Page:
As another Freedom Day passes, where are the genuine SA statesmen?
Freedom Day marks the 1994 elections and dream of a golden age, but corruption, misgovernance put paid to that
Historian CV Wedgwood wrote: “History is written backward but lived forward. Those who know the end of the story can never know what it was like at the time.”
Very few, even if not present in the infamous Gupta compound in Saxonwold, won’t know the result of the extraordinary testimony at the Zondo commission, offered up on April 26 by Norma Mngoma, estranged wife of political hack and one-time finance minister Malusi Gigaba.
Her lurid account of her ex-husband, literally bought, bribed, sold and delivered by the brothers Gupta, will serve as a sort of sordid, bling talisman of ANC corruption under Jacob Zuma and his gang of thieves. They robbed the country of its patrimony, plundered its economy and ripped the heart out of the tattered and fading dream of its promise of a free and democratic country.
That dream, which became a national nightmare in the years of looting to follow, began on April 27 1994, now memorialised as Freedom Day which a beleaguered nation, battered by near three decades of misgovernance and ravaged by the killer plague among us, celebrated on Wednesday.
And the headlines and the faded photographs of the day — a beaming Nelson Mandela casting his first ballot at the age of 75, snaking queues of voters stretching as far as the eye could see, determined to make their mark for a country which had deprived the majority of their essential birthrigh — were evocative of a golden new age which dawned that day.
Yet behind the scenes and away from the world and its media which descended on the world’s most hopeful morality tale that day, was another story, or several of them which pointed out how fragile the final achievement of April 27 1994 actually was, and how only the consummate statesmanship of the time saved the day and made the country safe for democracy.
It is worth briefly recounting two of them.
Mandela, in other ways the most partisan of politicians, was able at crucial moments in history to look beyond the interests of party and make tough calls on it, to meet the needs of the country in the making.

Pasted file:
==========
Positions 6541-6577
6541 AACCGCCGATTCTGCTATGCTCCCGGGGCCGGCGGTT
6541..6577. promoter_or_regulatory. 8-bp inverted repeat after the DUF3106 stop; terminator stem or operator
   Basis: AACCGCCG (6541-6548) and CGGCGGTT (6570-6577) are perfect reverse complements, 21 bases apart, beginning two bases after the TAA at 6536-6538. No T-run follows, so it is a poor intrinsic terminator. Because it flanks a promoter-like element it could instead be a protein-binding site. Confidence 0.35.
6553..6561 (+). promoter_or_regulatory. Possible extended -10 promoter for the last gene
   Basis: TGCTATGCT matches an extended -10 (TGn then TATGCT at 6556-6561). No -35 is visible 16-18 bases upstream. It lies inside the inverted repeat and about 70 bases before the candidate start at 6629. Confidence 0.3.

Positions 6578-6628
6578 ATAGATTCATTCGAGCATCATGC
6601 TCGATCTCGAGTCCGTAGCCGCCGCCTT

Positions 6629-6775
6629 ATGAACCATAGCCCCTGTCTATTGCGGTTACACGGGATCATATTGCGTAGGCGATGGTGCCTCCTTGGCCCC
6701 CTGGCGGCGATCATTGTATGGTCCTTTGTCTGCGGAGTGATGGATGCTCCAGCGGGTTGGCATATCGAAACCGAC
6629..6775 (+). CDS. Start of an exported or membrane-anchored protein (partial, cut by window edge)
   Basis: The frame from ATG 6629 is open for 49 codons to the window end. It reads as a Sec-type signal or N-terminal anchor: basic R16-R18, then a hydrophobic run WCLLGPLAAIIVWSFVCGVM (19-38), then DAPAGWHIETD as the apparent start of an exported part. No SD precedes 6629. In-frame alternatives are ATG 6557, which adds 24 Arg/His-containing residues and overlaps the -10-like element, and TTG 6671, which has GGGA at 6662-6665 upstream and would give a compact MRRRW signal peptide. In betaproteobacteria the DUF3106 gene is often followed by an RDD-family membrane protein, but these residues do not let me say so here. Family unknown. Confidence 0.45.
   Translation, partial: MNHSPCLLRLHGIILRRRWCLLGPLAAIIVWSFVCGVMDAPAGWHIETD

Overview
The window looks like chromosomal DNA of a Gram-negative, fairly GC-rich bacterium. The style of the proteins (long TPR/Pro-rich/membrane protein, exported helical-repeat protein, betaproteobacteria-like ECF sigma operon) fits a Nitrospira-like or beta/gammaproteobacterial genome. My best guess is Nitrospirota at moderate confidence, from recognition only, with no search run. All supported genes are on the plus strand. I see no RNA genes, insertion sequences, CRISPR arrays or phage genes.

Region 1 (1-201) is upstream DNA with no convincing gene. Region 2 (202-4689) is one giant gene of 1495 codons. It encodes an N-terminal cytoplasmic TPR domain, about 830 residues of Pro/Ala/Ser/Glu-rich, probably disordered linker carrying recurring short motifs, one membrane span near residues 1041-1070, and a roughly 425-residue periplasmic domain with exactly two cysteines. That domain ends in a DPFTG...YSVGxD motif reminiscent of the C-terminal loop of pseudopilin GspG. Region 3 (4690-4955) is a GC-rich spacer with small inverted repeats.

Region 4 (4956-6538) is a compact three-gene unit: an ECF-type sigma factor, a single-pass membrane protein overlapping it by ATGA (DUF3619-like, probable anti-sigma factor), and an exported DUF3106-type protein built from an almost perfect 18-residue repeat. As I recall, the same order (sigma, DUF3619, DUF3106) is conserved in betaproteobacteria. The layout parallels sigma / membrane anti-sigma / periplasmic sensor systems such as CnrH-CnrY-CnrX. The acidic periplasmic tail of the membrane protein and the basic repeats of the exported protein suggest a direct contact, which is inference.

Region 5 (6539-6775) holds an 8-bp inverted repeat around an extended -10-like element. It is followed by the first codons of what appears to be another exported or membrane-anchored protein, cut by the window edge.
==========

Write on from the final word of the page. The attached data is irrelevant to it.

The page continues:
The first is derivative. The account appears in the biography of Stanley Greenberg, the American pollster and political strategist, engaged by the ANC to assist in its election campaign and retold in Dispatches from the War Room: In the Trenches with Five Extraordinary Leaders.
Greenberg was present at ANC headquarters in Johannesburg before the final election results in 1994 were announced. During the long tallying process, which dragged on for the best part of a week after the polls closed, the very future of the country was in the balance due to electoral infringements in key places.
At the ANC conflab, its operatives in KwaZulu-Natal were convinced the party had been robbed by the IFP of a legitimate outright victory in the province. Many ANC leaders regarded the result as “grand theft” and demanded the party take action and denounce the result, or at least call a press conference.
As Greenberg tells of the meeting: “Mandela said nothing during the discussion. Then he brought the room to a full stop. ‘Tell the comrades to cancel the press conference. We will not do anything to make the elections illegitimate. The ANC will not say the election is not free and fair. Prepare our people in Natal and the Western Cape to lose’.”
Thus Mandela, in other ways the most partisan of politicians, was able at crucial moments in history to look beyond the interests of party and make tough calls on it, to meet the needs of the country in the making.